There are a number of programs to check and track WiFi signals, but often they’re complex or not that informative. InSSIDer was a simple program, with an easy to use interface, has that changed with version 2.0?
I was first made aware of InSSIDer at Dragon*Con, in the Hacker 201 panel. There it was alternating with a Wall of Sheep. Due to only having a dumb-phone, and not taking my laptop, I was in no danger, but i thought I would try the software out, and I’ve been quite happy with it. Now, they’ve released version 2.0, and so the question to ask is, ‘what’s it like?’
Well, first it helps if you’re familiar with the previous version. The idea of InSSIDer, is to provide an& analyses of WiFi signals, showing signal strength, SSID (as the name implies) and encryption method. A rolling timeline is provided, and there’s even the ability to connect to a GPS unit, to try and track down the hotspot location. It worked with both 2.4Ghz and 5Ghz systems, meaning you could identify 802.11a/b/g signals (and see -n, but not recognise them).
|InSSIDer v1.2.8 – click to enlarge|
For Version 2.0, there are a few changes. It can now identify 802.11n networks, and has a fancy new interface. It can also filter, and save GPS locations as keyhole files, ready to be loaded into programs such as Google Earth. Al very nice, but the interface is a bit of a problem now.
In the previous version, the channel graph, and the signal graph were displayed at the same time. In the new version, they’re tabbed, so you can either look at the channels covered, OR the signal strength.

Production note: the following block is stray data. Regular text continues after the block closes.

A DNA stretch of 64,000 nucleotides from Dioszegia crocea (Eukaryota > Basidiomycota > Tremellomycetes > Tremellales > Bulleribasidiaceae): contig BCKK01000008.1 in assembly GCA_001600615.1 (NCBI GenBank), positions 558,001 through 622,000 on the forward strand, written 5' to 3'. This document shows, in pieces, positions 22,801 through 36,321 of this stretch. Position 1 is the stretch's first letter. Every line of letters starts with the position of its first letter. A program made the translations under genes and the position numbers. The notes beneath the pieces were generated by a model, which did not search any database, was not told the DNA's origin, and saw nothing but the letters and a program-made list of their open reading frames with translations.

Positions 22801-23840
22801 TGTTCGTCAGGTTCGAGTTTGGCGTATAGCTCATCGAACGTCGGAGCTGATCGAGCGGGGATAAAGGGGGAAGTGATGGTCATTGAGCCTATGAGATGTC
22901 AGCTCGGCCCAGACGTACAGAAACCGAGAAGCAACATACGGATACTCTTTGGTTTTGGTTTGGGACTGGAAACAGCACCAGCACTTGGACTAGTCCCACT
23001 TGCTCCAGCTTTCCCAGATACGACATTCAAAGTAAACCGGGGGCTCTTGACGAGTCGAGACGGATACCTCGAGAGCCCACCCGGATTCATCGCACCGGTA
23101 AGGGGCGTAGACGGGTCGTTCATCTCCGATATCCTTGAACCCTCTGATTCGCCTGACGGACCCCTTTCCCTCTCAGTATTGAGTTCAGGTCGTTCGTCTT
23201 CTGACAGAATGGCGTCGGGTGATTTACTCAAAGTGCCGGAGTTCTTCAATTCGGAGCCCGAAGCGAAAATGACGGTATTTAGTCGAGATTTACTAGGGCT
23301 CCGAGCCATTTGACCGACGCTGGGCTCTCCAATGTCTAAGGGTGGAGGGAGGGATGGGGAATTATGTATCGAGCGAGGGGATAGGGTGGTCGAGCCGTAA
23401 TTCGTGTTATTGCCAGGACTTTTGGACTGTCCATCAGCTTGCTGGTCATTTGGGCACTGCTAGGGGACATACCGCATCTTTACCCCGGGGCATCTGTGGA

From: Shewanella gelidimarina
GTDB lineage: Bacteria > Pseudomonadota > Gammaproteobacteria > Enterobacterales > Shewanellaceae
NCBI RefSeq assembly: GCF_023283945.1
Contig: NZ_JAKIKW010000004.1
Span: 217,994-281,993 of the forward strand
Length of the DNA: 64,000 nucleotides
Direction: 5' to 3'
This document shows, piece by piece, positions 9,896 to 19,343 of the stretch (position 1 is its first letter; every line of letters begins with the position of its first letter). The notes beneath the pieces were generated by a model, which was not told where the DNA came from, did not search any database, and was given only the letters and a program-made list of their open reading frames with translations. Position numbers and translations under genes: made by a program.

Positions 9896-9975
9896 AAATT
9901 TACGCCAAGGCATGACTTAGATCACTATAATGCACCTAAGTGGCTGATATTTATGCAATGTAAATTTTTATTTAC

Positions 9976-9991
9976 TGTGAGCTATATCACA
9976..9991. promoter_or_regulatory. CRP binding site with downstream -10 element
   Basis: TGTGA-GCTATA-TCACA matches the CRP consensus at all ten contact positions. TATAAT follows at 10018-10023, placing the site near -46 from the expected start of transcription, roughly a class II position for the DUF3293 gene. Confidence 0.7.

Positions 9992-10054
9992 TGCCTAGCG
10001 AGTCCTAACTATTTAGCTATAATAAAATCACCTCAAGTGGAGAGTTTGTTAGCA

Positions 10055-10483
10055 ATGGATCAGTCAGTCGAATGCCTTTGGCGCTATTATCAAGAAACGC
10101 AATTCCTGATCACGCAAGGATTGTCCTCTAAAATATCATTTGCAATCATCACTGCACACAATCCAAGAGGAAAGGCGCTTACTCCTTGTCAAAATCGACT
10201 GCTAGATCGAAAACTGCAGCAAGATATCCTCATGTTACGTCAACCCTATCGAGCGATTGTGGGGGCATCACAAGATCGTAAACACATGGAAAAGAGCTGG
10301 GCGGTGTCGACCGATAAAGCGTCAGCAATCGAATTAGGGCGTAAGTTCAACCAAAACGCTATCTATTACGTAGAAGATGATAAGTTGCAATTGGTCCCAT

Here’s the latest version, run at the same time as the old version above.
|Signal Strength Graph – InSSIDer v2.||Channel Spread – InSSIDer v2.0|
As you can see, there are some changes in information between the two. The channel ranges for my Belkin Router read differently, although it does correctly describe it as being an -N. The spread of the information to two tabs, rather than combined does make it harder to run ‘hands off’, however, just letting it run and observing, instead you’re forced to flick between the two. Perhaps an option to have both on screen at once would have been nice.
Meanwhile, the added information, clarity of display, and the ability to identify 802.11n networks helps no end.
InSSIDer can be downloaded free, from MetaGeek, here
Reviews were conducted on a Compaq CD50-210Us laptop using the built-in Wifi, and running Windows Vista. The fixed known access point was a Belkin F5D8235-4 wireless router with a secured (ktetch) and unsecured-guest access (KTetchGuestAccess) connection running. Tests were run on a public road at approximately 18:30 on Monday October 18th 2010.